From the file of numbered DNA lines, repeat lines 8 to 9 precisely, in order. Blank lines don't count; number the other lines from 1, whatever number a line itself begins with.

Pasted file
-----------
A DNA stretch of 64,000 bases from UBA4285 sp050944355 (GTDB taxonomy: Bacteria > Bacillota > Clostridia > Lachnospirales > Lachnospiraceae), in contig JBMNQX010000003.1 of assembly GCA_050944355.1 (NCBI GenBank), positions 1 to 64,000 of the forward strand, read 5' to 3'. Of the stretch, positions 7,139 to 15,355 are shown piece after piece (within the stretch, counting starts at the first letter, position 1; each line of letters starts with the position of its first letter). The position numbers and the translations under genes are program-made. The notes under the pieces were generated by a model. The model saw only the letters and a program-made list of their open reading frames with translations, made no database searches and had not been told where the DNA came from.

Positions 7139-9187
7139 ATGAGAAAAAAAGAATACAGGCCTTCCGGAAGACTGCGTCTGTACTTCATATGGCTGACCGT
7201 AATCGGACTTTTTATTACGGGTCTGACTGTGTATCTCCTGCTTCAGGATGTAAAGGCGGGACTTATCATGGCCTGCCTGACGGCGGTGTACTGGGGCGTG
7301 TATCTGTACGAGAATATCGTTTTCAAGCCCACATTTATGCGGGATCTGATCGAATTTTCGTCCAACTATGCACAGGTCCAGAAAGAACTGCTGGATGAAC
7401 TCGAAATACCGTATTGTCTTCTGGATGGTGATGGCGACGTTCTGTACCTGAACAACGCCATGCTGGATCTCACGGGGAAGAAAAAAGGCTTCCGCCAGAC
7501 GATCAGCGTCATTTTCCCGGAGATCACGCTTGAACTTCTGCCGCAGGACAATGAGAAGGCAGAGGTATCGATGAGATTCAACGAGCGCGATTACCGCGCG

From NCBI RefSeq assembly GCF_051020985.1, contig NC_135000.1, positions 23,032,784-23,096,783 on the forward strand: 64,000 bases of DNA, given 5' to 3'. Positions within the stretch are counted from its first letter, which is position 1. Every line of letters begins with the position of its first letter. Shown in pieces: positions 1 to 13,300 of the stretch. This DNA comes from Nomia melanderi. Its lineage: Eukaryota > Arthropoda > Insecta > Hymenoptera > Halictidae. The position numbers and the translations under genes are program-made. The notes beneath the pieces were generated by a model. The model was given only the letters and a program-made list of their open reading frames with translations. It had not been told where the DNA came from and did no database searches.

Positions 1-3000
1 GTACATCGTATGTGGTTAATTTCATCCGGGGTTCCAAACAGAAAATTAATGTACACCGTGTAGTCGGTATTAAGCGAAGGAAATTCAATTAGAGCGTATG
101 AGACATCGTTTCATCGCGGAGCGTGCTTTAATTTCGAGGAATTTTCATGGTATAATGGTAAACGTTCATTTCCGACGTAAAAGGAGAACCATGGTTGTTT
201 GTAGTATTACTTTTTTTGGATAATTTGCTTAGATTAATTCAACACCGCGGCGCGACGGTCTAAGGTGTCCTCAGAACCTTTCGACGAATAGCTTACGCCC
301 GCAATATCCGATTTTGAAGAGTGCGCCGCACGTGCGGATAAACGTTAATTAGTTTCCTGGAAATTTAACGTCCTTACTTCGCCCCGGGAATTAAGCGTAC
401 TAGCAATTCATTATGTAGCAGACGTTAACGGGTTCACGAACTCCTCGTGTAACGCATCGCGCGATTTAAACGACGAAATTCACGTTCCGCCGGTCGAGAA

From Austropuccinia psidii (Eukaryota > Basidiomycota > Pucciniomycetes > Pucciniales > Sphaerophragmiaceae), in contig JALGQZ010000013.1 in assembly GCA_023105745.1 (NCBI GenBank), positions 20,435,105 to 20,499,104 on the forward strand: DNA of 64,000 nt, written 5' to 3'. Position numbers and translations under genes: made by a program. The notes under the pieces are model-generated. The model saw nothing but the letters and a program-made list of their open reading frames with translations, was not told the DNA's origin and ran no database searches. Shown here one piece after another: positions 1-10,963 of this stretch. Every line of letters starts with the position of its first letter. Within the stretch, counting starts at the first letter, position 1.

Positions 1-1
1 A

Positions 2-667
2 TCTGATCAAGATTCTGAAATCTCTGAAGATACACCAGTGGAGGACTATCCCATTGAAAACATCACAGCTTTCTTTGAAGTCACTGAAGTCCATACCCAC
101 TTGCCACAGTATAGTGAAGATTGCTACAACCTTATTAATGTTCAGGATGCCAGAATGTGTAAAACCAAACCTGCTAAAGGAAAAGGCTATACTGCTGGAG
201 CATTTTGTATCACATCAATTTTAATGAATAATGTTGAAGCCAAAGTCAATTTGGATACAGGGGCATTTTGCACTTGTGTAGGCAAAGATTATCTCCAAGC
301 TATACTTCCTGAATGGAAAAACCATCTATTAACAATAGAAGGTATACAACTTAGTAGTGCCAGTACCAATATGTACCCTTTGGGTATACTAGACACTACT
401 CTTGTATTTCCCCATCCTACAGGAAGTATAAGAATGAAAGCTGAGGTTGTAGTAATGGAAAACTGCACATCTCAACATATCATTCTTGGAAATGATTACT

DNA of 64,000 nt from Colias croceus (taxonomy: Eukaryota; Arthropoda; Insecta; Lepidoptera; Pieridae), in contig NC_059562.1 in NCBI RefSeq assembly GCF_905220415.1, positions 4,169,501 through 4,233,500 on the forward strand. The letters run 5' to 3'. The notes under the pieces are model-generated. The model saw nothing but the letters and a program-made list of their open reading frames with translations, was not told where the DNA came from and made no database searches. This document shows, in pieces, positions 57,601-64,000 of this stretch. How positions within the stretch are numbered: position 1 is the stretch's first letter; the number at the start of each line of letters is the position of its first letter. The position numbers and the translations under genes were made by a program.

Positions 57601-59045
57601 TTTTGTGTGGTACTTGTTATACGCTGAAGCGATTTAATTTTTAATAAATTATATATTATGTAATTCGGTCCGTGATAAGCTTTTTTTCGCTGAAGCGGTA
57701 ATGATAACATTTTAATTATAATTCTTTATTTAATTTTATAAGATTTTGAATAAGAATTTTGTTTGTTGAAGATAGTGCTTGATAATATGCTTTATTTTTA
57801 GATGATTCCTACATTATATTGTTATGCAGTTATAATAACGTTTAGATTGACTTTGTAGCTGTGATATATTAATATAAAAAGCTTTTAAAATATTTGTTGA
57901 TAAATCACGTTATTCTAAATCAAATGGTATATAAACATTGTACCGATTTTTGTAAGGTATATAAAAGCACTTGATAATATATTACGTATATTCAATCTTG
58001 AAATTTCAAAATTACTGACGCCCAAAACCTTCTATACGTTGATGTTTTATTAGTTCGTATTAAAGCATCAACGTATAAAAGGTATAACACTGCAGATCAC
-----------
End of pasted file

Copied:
From NCBI RefSeq assembly GCF_051020985.1, contig NC_135000.1, positions 23,032,784-23,096,783 on the forward strand: 64,000 bases of DNA, given 5' to 3'. Positions within the stretch are counted from its first letter, which is position 1. Every line of letters begins with the position of its first letter. Shown in pieces: positions 1 to 13,300 of the stretch. This DNA comes from Nomia melanderi. Its lineage: Eukaryota > Arthropoda > Insecta > Hymenoptera > Halictidae. The position numbers and the translations under genes are program-made. The notes beneath the pieces were generated by a model. The model was given only the letters and a program-made list of their open reading frames with translations. It had not been told where the DNA came from and did no database searches.

Positions 1-3000